R&B legend Millie Jackson remains unapologetically outspoken

Georgia native built a decades-spanning career on live shows, risque humor and provocative album covers.
R&B singer and songwriter Millie Jackson, who's been in the business for six decades, built her career on old-school singing, risque humor and speaking her mind. (Jenni Girtman for The Atlanta Journal-Constitution)

Credit: Jenni Girtman

Credit: Jenni Girtman

R&B singer and songwriter Millie Jackson, who's been in the business for six decades, built her career on old-school singing, risque humor and speaking her mind. (Jenni Girtman for The Atlanta Journal-Constitution)

I started with a simple question.

What is a typical day like in the life of Millie Jackson?

The music legend, a sonic force who is somehow a cross between Sarah Vaughan and Redd Foxx, sits at her kitchen table cluttered with mail, and picks up a cup of coffee.

She doesn’t answer the question. She just stares at me as she sips the coffee, its hazelnut aroma filling the kitchen of her stately Southwest Atlanta home.

She bats her eyes and licks her lips to savor the taste while I uncomfortably scribble nonsense on my pad and avert my eyes.

I ask her again. She takes another sip.

“I just finished,” she said bursting into laughter. “This is my day.”

Millie Jackson's records came out late at night when the kids had gone to bed, the liquor was flowing and the card table was set up. (Jenni Girtman for The Atlanta Journal-Constitution)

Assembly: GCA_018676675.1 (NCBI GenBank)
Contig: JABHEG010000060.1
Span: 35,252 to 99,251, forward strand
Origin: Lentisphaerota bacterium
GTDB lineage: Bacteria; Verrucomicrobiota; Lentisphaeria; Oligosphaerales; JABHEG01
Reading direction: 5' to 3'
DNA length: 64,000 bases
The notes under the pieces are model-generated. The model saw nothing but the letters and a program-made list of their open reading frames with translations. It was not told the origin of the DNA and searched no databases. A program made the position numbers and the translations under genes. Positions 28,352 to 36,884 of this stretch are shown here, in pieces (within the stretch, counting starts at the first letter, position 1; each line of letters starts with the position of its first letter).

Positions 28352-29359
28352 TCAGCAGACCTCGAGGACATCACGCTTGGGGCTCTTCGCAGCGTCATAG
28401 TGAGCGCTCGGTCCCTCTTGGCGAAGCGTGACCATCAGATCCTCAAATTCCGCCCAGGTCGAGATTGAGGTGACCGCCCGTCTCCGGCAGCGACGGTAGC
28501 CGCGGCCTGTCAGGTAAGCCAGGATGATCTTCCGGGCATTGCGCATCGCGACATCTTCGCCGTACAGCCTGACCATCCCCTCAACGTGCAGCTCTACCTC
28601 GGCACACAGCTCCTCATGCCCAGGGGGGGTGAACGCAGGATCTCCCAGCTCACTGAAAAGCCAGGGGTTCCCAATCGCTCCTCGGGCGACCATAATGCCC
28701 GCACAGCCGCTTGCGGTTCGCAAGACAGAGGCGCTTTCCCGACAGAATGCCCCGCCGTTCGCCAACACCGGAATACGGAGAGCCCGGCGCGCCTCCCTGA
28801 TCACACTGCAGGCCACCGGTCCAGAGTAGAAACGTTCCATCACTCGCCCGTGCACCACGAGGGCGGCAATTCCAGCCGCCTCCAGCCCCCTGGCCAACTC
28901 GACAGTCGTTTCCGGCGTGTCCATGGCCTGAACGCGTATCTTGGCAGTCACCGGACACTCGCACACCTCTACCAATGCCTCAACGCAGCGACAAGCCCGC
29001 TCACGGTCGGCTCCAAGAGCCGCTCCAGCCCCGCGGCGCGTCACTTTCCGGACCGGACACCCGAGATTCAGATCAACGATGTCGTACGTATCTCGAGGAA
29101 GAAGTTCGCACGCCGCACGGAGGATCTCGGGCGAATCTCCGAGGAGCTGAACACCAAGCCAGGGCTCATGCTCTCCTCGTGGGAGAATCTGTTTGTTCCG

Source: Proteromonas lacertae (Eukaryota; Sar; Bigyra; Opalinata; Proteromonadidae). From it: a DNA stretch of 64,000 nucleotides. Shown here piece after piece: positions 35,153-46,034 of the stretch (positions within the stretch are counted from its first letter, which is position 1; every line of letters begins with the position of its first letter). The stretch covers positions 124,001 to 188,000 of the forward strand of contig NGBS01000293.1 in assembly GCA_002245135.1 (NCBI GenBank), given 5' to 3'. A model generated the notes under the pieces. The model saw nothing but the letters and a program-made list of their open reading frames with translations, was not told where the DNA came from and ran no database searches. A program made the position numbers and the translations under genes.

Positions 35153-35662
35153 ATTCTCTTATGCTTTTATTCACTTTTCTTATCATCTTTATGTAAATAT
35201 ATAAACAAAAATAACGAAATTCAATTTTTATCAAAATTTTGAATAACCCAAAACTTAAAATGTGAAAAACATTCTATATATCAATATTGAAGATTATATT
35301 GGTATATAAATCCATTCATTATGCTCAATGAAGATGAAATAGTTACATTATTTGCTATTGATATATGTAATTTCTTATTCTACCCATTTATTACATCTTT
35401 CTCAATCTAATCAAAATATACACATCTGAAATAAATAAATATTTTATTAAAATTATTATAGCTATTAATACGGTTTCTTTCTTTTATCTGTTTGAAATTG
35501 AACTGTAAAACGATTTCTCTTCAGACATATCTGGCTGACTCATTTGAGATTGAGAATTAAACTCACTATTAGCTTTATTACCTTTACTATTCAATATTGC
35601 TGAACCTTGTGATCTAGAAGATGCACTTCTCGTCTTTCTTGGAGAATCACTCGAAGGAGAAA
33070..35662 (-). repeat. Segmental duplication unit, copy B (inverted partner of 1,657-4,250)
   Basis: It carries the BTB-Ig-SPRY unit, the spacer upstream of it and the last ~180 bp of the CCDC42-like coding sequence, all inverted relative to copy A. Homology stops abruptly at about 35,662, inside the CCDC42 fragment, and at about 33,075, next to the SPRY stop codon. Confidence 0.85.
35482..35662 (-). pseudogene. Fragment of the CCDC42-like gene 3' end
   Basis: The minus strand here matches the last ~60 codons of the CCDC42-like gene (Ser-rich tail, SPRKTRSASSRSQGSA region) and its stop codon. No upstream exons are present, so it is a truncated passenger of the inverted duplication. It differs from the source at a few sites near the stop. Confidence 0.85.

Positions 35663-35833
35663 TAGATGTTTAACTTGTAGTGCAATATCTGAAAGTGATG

Credit: Jenni Girtman

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Credit: Jenni Girtman

Her daughter, sitting in the corner of the room, laughs, and I get it.

The way she looked at me, teased me. The way she held the joke and played on my insecurities. The way she delivered the punchline at just the right moment.

Growing up, I was too young to fully understand the magnitude of Millie Jackson. Sure, I noticed her provocative album covers and sneaked a listen to some of her work, especially the live stuff, but then and now, Jackson always seemed too mature for me. Her albums came out late at night — when the kids had gone to bed, the liquor was flowing and the card table was set up.

In the wide universe of soul and R&B divas that dominated the 1970s, there was no one like Millie Jackson. She wasn’t the most popular singer and she didn’t have the best voice. She didn’t get much radio play because her lyrics were so explicit. But her live performances were legendary.

Jackson growled at her shows and stalked the stage like a panther, or better yet, a cougar. Her lyrics were raw and edgy. She would sweat and grind. She talked about sex — a lot.

Millie Jackson was born in Thomson but in her teens moved up north where she began her career. In 1985, she returned to Georgia, making a home for herself and her children in Atlanta. (Jenni Girtman for The Atlanta Journal-Constitution)

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Credit: Jenni Girtman

And she cursed. Lord knows she cursed.

She received two Grammy nominations for her stunning cover of “(If Loving You Is Wrong) I Don’t Want to Be Right,” which she would do live for 20 minutes on stage if the mood hit her.

But she also had a song, which she called a symphony, in which every word was a curse. And it was brilliant. She was naughty and nasty, yet still classy and dignified.

And as early as the 1960s, she developed a patter in her songs considered by many to be a precursor to rap.